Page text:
Bu/Pu or Gu/Ku The letter above is consistently known in Tartessian to be located before U (including for instance the inscription of Mesas do Castelinho), but its exact value is unclear as is visualized in table 4.
Tartessian "Bu/Pu" or "Gu/Ku"
Table 4: The Tartessian Bu/Pu or Gu/Ku letter in comparison.
It is entirely plausible for the letter to be a modified version of Go/Ko (by turning it by ninety degrees and adding an additional vertical stroke), but it is equally possible that it is a separate, unique character that was the basis of the letter "Bo" in Northeastern Iberian (by turning it by ninety degrees and removing the top and bottom strokes). It was already established earlier that the Tartessian letter Bo/Po has its value changed to Bu in NEIberian, and thus it could be argued that the letters Bo and Bu were swapped in Iberian. Both variants of interpretation for the letter seem plausible, and at this point it is impossible to decide which of the two interpretations is the correct one. Therefore, the bottom line regrettably has to remain that one cannot resolve this issue with any certainty, which constitutes one of the core obstacles in the decipherment of the language.
The Heth-Shaped Letter This letter, which resembles the Phoenician letter "Heth" is most problematic, mainly because of its considerable degree of writing varieties.
The other problematic issue is that it can variably be found in front of every vowel except I. Most interpretations of the Tartessian script (compare Untermann, Rodriguez) consider this letter to hold the value "D/T before E", or that the letter variably yields "D/T before A/E" and "B/P before O/ U" (Rodriguez). The letter appears also in the Southeastern Iberian inscription (ostensibly as "De/Te", according to Rodriguez). The alternative interpretation, given that the Heth-letter also appears in front of A, O and U, is that this wasn't actually a plosive consonant at all, but instead had a fricative value. It is not likely at all that this really was /ħ/ like it presumably was in Phoenician, however. Still, in that case one is left to explain how the character yields De/Te in the (at least Southeastern) Iberian script. If the letter really was "D/T" in Tartessian, one must ask why the apparent redundancy was developed, given how the Tartessian script possessed also letters of D/T before A,O,U (see Table 1 for comparison). Finally, it should be added that the Heth-shaped letter does also occur in the alphabet of Espanca, at the position of an ex-novo character in the latter part of the alphabet, and not at the position of Heth.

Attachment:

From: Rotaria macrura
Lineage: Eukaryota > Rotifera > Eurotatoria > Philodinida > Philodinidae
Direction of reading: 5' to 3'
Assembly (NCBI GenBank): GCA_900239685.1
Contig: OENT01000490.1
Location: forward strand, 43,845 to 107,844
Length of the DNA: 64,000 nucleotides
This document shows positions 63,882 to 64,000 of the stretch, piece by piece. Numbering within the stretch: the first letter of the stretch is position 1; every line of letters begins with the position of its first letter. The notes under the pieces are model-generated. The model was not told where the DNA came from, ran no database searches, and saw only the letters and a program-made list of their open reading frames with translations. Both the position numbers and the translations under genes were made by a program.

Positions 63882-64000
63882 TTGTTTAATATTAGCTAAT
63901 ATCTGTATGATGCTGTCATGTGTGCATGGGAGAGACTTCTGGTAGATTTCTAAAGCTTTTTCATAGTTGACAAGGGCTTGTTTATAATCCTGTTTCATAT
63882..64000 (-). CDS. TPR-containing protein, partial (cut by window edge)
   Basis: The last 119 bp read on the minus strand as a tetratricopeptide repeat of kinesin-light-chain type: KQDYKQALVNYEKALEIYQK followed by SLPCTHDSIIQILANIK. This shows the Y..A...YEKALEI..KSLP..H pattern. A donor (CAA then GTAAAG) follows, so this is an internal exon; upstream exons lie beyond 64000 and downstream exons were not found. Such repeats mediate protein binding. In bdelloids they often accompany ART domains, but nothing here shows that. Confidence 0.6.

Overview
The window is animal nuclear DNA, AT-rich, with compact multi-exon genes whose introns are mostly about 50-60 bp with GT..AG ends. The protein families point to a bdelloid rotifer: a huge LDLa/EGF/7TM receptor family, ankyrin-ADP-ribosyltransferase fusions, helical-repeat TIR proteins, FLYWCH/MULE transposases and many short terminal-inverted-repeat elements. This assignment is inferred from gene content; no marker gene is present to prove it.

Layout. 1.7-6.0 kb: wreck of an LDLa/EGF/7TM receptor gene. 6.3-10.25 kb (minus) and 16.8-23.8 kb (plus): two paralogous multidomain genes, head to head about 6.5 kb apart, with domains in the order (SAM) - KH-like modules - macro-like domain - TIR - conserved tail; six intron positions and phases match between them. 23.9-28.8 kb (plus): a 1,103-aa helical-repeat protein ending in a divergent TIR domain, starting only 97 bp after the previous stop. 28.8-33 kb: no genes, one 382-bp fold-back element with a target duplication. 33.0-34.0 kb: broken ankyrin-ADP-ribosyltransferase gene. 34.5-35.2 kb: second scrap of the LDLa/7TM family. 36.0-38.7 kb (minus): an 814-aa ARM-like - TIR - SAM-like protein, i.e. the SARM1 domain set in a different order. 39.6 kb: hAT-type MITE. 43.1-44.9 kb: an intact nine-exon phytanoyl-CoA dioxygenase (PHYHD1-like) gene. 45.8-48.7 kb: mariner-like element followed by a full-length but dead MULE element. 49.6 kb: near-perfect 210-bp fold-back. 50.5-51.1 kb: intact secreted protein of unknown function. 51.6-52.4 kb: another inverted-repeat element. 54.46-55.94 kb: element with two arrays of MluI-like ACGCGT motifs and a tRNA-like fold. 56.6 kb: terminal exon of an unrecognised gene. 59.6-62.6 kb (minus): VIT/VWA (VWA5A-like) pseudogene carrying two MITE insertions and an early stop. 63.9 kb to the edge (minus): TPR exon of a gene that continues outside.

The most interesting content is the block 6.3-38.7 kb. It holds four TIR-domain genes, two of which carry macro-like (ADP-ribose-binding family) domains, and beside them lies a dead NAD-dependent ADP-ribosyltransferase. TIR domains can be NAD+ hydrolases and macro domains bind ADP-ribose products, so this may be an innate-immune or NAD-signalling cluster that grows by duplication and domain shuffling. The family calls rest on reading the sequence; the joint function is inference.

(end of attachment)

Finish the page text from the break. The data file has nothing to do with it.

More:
De/Te This letter appears to be a far more likely candidate for Tartessian De/Te than the Heth-shaped letter. Specifically, although much rarer than the Heth-shaped character, it consistently (compare stelae J.9.1 and J.10.1) appears before the vowel E. Stelae of Alcoutim (J.9.1) *ANANUA?MANETENA* *ΑΝΟđΟΝΑΜ8ΑΥΝΑΝΑ* Staelae of Mestras (J.10.1) [...] OPERTEŔI [...] [...] ΙΖΟĐΡΟΒΩ [...] It is also conceivable to end up with this letter by cutting "De/Te" in half. Indeed, if the Phoenician letters Taw, Teth and Daleth yielded Da/Ta, Di/Ti and Du/Tu, it would make sense for De/Te and Do/To to be variants of Di/Ti and Du/Tu, respectively, simply because E/I and O/U are both front and back vowels, respectively (compare Valerio 2008).
Ŕ or Z This is an ex-novo character that is generally thought to represent a second rhotic sound. The identification of such mainly comes from the
Southeastern Iberian script, which appears to use a modified variant (see table 5) of this Tartessian letter to present the second Rhotic sound which is known to have existed in the Iberian language (compare table 5).
Tartessian Ŕ (common)
Table 5: The Tartessian Ŕ in comparison.
Tartessian Ŕ (rare variant)